In response to these concerns, the National Cancer Institute (NCI) issued a Request for Information (RFI, NOT-CA-21-027) in January 2021 to invite comments and suggestions in regard to the surgeon-scientist effort requirement for K08 awards. The SVS responded that these awards are a missed opportunity in the career development of vascular surgeon-scientists due to the 75% effort requirement. It has been roundly agreed within the surgical community that 50% effort is sufficient time commitment for active surgeon-scientists to succeed in research and for career development. In the SVS response, we highlighted that the 75% effort requirement was a deterrent for young surgeons to pursue research-intensive careers because they do not want to sacrifice that much of their clinical time, with patient care the driving motivation behind both their career path and desire to conduct research.

This effort requirement reduces clinical productivity and results in lower financial compensation for surgeon-scientists compared to their peers. As a result, fewer surgeons are pursuing research-intensive careers. Regardless of the level of specialized skills and clinical commitment, all surgical specialties have been impacted with a progressive decline in the number of surgeon-scientists applying for K awards. While the RFI was issued by the NCI, we indicated that all NIH institutes should consider reducing the effort requirement for K awards and this should apply to all surgeons.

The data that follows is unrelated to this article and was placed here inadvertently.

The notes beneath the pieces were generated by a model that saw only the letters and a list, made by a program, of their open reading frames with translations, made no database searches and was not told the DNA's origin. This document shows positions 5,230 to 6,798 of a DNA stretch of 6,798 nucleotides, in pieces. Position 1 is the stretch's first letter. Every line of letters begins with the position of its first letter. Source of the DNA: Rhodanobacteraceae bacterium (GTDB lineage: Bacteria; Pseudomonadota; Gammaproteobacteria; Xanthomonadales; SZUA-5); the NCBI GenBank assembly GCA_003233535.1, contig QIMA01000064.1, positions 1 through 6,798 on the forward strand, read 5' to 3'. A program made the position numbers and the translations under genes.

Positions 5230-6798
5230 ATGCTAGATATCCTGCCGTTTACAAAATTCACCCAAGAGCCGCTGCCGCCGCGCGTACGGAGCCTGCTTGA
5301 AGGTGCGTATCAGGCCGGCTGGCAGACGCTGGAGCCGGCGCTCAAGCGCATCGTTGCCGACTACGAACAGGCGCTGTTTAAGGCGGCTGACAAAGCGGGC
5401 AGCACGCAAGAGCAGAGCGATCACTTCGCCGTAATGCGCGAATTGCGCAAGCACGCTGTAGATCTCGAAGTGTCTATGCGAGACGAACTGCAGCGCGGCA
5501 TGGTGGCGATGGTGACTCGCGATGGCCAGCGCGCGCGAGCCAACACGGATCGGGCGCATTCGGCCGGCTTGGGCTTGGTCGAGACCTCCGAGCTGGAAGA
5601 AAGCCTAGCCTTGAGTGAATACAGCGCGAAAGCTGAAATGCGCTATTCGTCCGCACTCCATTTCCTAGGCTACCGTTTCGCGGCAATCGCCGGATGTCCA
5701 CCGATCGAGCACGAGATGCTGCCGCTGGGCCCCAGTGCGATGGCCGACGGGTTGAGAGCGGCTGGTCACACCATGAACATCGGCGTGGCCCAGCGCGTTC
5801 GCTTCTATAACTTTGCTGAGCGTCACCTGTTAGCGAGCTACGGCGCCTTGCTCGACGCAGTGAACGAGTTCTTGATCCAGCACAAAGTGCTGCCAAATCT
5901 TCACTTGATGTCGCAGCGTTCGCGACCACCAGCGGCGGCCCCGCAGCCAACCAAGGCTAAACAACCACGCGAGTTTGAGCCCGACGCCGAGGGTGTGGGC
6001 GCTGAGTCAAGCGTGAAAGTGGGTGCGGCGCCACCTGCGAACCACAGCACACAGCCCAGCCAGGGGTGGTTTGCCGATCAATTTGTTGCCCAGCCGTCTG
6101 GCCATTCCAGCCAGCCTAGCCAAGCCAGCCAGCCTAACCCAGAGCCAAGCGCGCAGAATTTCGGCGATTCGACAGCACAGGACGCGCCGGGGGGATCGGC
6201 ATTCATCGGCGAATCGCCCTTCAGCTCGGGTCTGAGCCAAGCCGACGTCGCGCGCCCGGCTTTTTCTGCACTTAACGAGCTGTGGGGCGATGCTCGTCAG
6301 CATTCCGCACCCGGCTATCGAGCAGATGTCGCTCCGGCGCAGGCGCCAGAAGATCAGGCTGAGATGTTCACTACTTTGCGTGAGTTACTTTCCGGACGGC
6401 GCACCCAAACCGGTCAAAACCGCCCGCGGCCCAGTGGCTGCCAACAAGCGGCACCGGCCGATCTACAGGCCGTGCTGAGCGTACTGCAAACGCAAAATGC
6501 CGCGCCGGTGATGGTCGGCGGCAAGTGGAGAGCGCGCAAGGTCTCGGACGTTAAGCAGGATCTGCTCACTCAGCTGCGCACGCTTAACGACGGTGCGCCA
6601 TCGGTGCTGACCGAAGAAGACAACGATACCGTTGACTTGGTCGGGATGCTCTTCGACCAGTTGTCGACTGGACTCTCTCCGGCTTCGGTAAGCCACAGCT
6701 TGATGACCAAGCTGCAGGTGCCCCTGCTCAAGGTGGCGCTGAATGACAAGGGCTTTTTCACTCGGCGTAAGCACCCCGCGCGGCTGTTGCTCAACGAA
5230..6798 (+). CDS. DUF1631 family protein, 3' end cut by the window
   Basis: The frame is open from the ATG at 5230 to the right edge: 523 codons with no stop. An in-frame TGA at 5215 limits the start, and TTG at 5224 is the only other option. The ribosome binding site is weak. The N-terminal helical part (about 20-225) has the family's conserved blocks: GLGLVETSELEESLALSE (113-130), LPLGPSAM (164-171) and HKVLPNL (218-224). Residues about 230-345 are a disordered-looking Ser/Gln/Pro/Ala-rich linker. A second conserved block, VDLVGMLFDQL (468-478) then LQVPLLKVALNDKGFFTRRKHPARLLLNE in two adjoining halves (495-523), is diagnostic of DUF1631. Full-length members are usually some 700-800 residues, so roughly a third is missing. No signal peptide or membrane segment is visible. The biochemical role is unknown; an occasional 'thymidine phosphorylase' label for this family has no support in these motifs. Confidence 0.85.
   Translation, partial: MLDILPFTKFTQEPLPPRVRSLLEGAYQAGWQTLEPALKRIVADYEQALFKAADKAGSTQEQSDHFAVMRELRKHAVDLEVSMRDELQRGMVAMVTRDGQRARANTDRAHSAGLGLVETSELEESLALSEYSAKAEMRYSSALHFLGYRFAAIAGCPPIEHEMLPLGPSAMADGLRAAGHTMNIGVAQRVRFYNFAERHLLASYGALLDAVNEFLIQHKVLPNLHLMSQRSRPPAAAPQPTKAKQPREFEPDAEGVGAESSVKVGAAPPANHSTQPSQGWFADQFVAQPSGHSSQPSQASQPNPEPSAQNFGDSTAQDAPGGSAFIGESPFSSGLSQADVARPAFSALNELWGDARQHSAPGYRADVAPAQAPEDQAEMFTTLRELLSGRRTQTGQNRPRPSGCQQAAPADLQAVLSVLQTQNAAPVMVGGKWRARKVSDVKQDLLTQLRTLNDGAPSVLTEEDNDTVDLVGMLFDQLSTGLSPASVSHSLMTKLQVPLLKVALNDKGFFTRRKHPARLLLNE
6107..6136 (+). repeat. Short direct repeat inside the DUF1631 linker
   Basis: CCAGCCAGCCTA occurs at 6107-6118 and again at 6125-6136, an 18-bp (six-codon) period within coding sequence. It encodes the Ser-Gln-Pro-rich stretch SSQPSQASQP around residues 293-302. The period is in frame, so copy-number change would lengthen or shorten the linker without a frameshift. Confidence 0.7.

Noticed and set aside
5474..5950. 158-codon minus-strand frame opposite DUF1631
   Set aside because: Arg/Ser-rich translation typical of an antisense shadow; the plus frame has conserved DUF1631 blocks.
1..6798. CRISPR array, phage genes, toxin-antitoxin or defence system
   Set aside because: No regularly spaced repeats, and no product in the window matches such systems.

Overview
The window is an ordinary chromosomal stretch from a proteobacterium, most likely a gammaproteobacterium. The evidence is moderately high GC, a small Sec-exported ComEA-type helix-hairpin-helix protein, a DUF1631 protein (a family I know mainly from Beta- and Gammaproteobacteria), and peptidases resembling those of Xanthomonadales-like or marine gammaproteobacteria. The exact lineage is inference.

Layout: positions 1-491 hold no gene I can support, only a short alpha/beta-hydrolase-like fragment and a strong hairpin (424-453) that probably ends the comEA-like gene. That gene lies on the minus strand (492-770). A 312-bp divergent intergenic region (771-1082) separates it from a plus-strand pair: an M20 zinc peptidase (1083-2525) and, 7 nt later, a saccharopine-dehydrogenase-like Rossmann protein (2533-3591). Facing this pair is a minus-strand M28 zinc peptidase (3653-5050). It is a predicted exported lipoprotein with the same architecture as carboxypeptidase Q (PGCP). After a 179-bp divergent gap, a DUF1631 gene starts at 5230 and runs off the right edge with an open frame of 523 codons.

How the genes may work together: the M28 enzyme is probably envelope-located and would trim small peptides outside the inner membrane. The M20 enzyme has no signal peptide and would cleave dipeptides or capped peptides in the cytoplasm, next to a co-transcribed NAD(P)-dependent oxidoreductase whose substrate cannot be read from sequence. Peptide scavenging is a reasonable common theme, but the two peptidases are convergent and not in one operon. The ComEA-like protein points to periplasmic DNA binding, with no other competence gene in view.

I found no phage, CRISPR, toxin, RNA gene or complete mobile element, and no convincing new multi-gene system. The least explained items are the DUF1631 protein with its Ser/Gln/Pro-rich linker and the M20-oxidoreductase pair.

In response to an overwhelming response to the Request for Information, the NCI announced that it will allow the reduction in research effort for surgeon-scientists applying for K08 awards to 50%. On March 22, the NHLBI announced that, as of the June 2021 submission date, vascular, cardiothoracic and trauma surgeons, as well as interventional cardiologists, will also be able to reduce research effort to 50% for K08 and K23 applications. This is a landmark change and highlights the responsiveness of the NIH to the needs of the surgical community.

Unfortunately, this change does not appear to be NIH-wide, with other institutes with high levels of surgical investigators, such as National Institute of General Medical Studies (NIGMS), not yet adopting the reduced effort requirement. The National Institute of Diabetes and Digestive and Kidney Diseases (NIDDK) allows only urologic surgeons to request 50% effort. We hope that the reduction in effort requirement for some surgeon-scientists at NCI and NHLBI will be adopted by all NIH institutes and will broadly apply to all surgical specialties.

This reduction in K award effort requirements by NHLBI will have a tremendous impact on vascular surgeons. It is now the time to act and for departments of surgery and divisions of vascular surgery to support our early-career faculty by encouraging them to apply for these awards. We strongly voiced that this change would be pivotal in the training of vascular surgeon-scientists—now we must show the NIH that it is. Finally, we must continue to advocate for uniform application of reduced effort requirements at all institutes and for all surgeon-scientists.

Edith Tzeng, MD, is professor of surgery at the University of Pittsburgh Medical Center and chief of vascular surgery for the VA Pittsburgh Healthcare System. She is chair of the SVS Research Council.